INTER Milan’s chief has insisted star striker Mauro Icardi is going nowhere despite his wife and agent revealing two offers from big clubs, rumoured to be Manchester United and Real Madrid.
Speculation about the future of the 25-year-old Argentine — who is currently out injured — has increased as the Serie A club struggles to qualify for the Champions League next season.
His wife Wanda Nara, who also acts as his agent, has said she has been in contact with two clubs looking to buy him this summer, which will reportedly require execution of a 110m Euro buyout clause.
“In the last period, a couple of important teams have revealed that they want Mauro,” Nara told Corriere dello Sport.
“I’m taking care of his future, I have to listen to them, evaluate the offers and the situation. Names? No names.”
Replying to Nara’s claims Inter CEO Alessandro Antonello said: “I want to reassure everyone Icardi is a key piece of our technical project, first of all we hope that he can come back to the team as soon as possible.
“As (coach Luciano) Spalletti said we think the striped shirt suits Mauro very well. It is not the time to talk about certain things, we must remain focused on the goal that is to reach the Champions league and Mauro will help us in this sense.”
Icardi has scored 89 goals in 147 games for Inter since moving from Sampdoria in 2013.
Inter Milan have dropped to fifth — 18 points behind leaders Napoli — and out of the Champions League places, but will be hoping to collect maximum points against bottom club Benevento on Saturday.
Despite the slump Antonello insisted: “Trust in Spalletti has never been in doubt. (Everyone) must support the coach so they can get out of this moment of crisis quickly.”
Former Socceroo Erik Paartalu has revealed he has been confined to a hotel for the past seven months due to the COVID-19 crisis in India.
Paartalu, who played two matches for the Socceroos in 2013 as well as a 119 caps in the A-League for the Brisbane Roar and Melbourne City as well as stints across the world, plays for Bengalaru in the Indian Super League.
Despite playing his last match of the Indian domestic season on February 26 after the club missed the final, Paartalu has been stuck in the club’s biosecurity bubble, with Bengalaru preparing for an AFC Cup qualifying match on May 11 against the Maldives’ Club Eagles.
The AFC Cup is the secondary club competition in Asia with the winners qualifying for the AFC Champions League.
While other foreign players left at the culmination of the season, Paartalu has been stuck in limbo.
Last week, he hit out at the Australian government after the Morrison government introduced fines of up to $66,600 or five years in prison for anyone defying the travel ban preventing Australians returning home from India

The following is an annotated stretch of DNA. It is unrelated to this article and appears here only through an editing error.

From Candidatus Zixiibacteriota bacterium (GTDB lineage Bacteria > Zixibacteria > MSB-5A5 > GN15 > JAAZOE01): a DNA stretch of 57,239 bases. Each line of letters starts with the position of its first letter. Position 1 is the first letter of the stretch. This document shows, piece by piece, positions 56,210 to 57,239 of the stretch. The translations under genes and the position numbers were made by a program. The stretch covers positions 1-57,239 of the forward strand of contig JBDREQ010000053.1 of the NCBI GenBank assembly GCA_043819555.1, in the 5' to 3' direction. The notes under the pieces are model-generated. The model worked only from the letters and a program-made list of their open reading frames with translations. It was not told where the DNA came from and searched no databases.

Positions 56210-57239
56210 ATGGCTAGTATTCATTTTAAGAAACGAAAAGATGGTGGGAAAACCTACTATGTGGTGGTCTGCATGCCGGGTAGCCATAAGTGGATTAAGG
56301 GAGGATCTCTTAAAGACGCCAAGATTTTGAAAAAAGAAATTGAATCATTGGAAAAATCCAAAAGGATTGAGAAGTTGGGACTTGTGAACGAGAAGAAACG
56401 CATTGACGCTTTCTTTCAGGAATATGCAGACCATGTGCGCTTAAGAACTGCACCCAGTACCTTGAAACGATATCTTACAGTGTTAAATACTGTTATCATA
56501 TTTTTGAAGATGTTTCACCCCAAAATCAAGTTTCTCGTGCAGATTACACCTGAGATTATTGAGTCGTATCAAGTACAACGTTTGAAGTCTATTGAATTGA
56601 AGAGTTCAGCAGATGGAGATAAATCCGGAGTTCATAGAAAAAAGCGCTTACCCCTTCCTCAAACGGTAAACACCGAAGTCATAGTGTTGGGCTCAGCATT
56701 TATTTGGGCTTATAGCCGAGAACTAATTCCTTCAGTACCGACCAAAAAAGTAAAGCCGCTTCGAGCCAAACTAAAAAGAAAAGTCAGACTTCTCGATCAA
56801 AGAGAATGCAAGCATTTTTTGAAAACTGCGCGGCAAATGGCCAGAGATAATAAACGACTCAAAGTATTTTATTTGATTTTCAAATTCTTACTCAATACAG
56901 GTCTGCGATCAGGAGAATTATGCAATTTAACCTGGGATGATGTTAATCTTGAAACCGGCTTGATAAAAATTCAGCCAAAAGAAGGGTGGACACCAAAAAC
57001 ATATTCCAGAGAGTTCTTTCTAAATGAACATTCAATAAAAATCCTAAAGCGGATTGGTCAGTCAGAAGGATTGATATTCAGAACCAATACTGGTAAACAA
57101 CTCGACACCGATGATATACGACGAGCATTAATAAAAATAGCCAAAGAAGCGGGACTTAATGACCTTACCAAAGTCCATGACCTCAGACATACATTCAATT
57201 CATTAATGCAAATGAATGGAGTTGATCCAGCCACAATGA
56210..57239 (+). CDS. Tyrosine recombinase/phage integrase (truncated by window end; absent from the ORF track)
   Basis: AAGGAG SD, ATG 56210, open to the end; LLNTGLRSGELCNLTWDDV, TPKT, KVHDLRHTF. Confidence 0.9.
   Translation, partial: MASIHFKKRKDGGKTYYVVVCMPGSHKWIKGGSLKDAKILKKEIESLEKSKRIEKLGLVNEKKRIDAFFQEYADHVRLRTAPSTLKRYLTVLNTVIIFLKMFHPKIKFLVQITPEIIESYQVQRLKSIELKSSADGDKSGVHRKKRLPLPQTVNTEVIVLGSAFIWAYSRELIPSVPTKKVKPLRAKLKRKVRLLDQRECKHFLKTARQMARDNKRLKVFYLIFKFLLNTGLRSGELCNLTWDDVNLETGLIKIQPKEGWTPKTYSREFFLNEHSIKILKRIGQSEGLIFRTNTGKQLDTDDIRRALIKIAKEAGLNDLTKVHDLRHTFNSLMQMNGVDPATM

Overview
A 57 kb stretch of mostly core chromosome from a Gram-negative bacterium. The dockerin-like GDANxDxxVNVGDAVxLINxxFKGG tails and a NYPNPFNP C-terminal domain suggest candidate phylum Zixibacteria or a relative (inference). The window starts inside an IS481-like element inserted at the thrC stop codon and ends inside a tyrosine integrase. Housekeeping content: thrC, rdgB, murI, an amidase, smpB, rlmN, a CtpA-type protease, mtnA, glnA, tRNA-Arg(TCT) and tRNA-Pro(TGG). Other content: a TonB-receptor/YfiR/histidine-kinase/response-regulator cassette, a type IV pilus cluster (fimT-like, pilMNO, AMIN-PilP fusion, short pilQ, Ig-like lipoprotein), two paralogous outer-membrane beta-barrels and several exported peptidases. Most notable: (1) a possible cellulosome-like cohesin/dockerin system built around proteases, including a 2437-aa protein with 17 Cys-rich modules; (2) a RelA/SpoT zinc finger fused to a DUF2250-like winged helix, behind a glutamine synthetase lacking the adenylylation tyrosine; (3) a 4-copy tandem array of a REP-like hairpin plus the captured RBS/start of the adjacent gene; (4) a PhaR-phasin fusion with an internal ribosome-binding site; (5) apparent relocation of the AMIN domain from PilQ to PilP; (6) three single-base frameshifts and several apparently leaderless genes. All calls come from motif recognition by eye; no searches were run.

India’s COVID-19 outbreak is breaking records with more than 400,000 new cases on Sunday alone, with the nation registering more than 3000 deaths a day over the last week.
On April 30, Paartalu expressed his disappointment at being stranded in the stricken nation.
“As an Aussie that has lived and worked in India for 4 years now I have never felt so far away from feeling Australian. I don’t know how you can deny citizens to return home especially when there are hotel quarantines in place,” he wrote.
Slater tweeted on Monday evening: “If our Government cared for the safety of Aussies they would allow us to get home. It’s a disgrace!
“Blood on your hands PM. How dare you treat us like this. How about you sort out quarantine system.
“I had government permission to work on the IPL but I now have government neglect.”
But speaking to the Sydney Morning Herald, Paartalu revealed he has only been able to travel from his hotel room to either train or play, having been in the biosecure bubble since the Indian Super League season began.
While he admitted that the team was relatively lucky, several of his teammates have had family members die from the virus.
Paartalu has also been separated from his family who are in Sydney and his wife in Scotland while he is stranded in India.
“It’s a horrible thing to say but I don’t think anybody is coping,” Paartalu said. “You get past a point where it just becomes exhausting. We are all past that point now and it just becomes a really sad normality. You have a set routine every day: you wake up, have breakfast, go to training, go to the gym, come back to the hotel, eat, sleep.”